In this episode of Smart Regions, we take a deep dive into Sicily’s underwater laboratory that could help us better understand the origins of our universe.
IDMAR is Europe’s largest underwater telescope. It is located off the coast of Portopalo di Capo Passero, at the southern tip of Sicily.
Spherical underwater nodes observe and listen to what is happening in the Mediterranean, transmitting valuable information to researchers in real time.
“IDMAR is located 100 kilometers from here, to the east, and through this wire, at 3500 meters deep, it provides us with information on geophysics, volcanology, biology and above all it shows us how the universe is made”, explains Giacomo Cuttone, Scientific Coordinator of IDMAR.
From the foot of Etna, in the eastern city of Catania, the Italian Institute of Nuclear Physics coordinates this European project.
Simone Biagi belongs to the multidisciplinary research group of this underwater laboratory, located 3.5 km below sea level, right where the southern part of the European plate meets the northern part of the African plate. With IDMAR I am able to photograph and map this seismic area.
But researchers are also trying to answer a much larger question about the universe by studying rare elementary particles called neutrinos that travel through land, sea and space.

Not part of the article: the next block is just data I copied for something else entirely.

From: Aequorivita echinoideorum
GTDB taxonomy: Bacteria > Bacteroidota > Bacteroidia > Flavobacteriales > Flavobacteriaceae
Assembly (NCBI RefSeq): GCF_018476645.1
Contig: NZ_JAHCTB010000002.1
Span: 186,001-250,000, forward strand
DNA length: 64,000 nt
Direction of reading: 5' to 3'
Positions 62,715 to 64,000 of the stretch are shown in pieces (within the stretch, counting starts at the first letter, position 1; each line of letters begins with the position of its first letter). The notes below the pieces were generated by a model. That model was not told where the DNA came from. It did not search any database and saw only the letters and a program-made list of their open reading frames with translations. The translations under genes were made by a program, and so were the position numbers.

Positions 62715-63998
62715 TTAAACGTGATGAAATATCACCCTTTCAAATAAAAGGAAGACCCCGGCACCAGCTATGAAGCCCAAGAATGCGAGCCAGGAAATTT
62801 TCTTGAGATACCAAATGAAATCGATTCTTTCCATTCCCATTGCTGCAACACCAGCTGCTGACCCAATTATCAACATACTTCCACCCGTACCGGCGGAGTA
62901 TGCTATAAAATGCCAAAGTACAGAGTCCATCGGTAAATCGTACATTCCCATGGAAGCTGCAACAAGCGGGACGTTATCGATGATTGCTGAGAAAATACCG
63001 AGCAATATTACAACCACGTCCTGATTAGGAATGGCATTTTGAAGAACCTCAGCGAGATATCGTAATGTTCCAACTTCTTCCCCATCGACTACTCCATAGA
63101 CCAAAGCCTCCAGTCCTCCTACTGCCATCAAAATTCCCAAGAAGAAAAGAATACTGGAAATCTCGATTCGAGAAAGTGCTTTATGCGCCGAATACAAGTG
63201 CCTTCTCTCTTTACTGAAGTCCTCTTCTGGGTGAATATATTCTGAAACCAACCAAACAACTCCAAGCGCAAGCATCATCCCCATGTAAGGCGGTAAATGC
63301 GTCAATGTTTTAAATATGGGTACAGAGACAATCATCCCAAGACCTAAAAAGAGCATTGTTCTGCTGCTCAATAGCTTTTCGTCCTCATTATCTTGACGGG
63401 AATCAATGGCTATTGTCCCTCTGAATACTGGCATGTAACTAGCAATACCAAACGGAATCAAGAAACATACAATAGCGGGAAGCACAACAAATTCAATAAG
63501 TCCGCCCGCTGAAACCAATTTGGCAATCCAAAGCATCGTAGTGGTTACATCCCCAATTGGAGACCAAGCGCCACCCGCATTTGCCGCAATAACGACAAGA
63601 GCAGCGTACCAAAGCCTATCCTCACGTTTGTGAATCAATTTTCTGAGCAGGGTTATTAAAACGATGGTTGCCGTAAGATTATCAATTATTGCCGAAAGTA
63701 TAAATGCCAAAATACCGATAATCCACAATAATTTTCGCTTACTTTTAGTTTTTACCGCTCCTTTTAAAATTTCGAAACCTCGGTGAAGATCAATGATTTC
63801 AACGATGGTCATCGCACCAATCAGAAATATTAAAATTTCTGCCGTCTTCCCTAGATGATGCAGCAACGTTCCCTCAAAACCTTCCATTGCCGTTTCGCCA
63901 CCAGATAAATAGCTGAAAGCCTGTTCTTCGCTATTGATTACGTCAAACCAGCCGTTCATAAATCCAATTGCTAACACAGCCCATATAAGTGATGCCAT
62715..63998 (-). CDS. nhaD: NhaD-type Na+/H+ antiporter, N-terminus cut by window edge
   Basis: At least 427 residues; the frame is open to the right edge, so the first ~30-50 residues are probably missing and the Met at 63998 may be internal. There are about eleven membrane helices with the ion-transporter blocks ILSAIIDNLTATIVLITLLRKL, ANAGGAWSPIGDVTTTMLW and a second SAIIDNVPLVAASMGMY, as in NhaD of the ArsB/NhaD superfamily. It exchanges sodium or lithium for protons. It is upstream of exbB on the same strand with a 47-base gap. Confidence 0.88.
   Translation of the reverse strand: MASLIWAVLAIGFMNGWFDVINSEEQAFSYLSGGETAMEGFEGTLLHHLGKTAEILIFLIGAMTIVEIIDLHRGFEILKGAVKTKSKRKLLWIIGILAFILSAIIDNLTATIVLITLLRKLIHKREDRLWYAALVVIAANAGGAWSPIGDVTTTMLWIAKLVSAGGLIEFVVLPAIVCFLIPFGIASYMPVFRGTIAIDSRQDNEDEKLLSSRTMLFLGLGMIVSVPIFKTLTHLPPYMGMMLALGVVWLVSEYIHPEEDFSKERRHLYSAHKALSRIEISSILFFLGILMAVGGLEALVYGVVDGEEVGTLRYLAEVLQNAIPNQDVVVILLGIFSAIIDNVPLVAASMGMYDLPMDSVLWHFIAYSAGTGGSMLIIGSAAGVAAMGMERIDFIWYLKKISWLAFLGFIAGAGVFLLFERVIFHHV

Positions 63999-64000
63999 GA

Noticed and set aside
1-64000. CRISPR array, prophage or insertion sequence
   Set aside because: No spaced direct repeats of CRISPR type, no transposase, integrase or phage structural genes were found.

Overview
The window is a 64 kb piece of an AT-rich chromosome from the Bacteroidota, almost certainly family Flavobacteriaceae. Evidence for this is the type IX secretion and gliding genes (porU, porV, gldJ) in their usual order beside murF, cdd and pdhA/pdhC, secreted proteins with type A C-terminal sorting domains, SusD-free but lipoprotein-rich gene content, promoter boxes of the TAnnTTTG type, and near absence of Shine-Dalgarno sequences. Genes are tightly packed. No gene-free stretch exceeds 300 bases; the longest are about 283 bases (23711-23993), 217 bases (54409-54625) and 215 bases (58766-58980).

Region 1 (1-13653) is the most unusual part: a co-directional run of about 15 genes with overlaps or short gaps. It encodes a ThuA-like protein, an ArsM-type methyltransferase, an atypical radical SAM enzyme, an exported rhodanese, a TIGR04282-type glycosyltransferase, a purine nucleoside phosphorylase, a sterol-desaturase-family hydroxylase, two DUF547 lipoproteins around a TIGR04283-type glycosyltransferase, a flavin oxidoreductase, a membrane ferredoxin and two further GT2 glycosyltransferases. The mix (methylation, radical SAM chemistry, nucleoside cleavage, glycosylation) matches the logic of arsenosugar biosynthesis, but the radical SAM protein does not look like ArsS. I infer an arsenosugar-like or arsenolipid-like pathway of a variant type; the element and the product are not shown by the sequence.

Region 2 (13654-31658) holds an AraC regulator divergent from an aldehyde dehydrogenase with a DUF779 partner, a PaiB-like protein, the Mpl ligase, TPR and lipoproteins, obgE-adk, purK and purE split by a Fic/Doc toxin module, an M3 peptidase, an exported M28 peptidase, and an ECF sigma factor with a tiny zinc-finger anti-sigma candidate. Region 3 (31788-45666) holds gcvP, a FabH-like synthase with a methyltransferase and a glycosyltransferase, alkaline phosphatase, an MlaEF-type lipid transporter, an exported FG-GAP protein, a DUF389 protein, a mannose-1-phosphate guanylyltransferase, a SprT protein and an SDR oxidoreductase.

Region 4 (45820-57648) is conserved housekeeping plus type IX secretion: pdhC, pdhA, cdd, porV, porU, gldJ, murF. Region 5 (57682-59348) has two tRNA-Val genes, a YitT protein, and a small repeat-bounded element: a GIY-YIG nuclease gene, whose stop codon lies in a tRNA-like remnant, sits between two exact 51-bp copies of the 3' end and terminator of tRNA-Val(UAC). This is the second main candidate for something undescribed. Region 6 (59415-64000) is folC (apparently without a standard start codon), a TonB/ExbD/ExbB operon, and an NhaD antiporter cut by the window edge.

“Neutrinos can certainly provide a very important answer to understand the origin of cosmic rays,” Simoni Biagi told Smart Regions.
“Cosmic rays come from particles that bombard us, that bombard the Earth. And we still don’t know where these cosmic rays are coming from. If we start to measure, to see neutrinos coming from the universe, that would really explain somewhat where from we come.”
IDMAR is composed of 28 lines, each line composed of 18 spheres equipped with thousands of sensors.
How is IDMAR financed?
The total budget is 40 million euros, of which 19 million euros come from the EU cohesion policy and 1 million euros from the Sicily Region.
Among the partners of this project are the National Institute of Nuclear Physics, the Southern National Laboratories of Catania (created in collaboration with the National Institute of Geophysics and Volcanology of Palermo and Messina), and the Institute for the Study of Anthropic and Sustainability Impacts in the Marine Environment of Capo Granitola in the Trapani area.
Shedding light on underwater marine life
In the INFN-LNS String Integration laboratory in the port of Catania, Giuseppina Larosa takes care of the IDMAR ears.
Each sphere is equipped with a hydrophone, an underwater device that detects and records ocean sounds coming from all directions.
So, what did they discover by studying the murmur of the sea at such great depths?
“With IDMAR we thought that in the Mediterranean there were no longer whales, but only sperm whales”, revealed Giuseppina Larosa.
‘However, we found that they were moving, but at greater depths. Thanks to the sound, we know where they are and where they are moving.’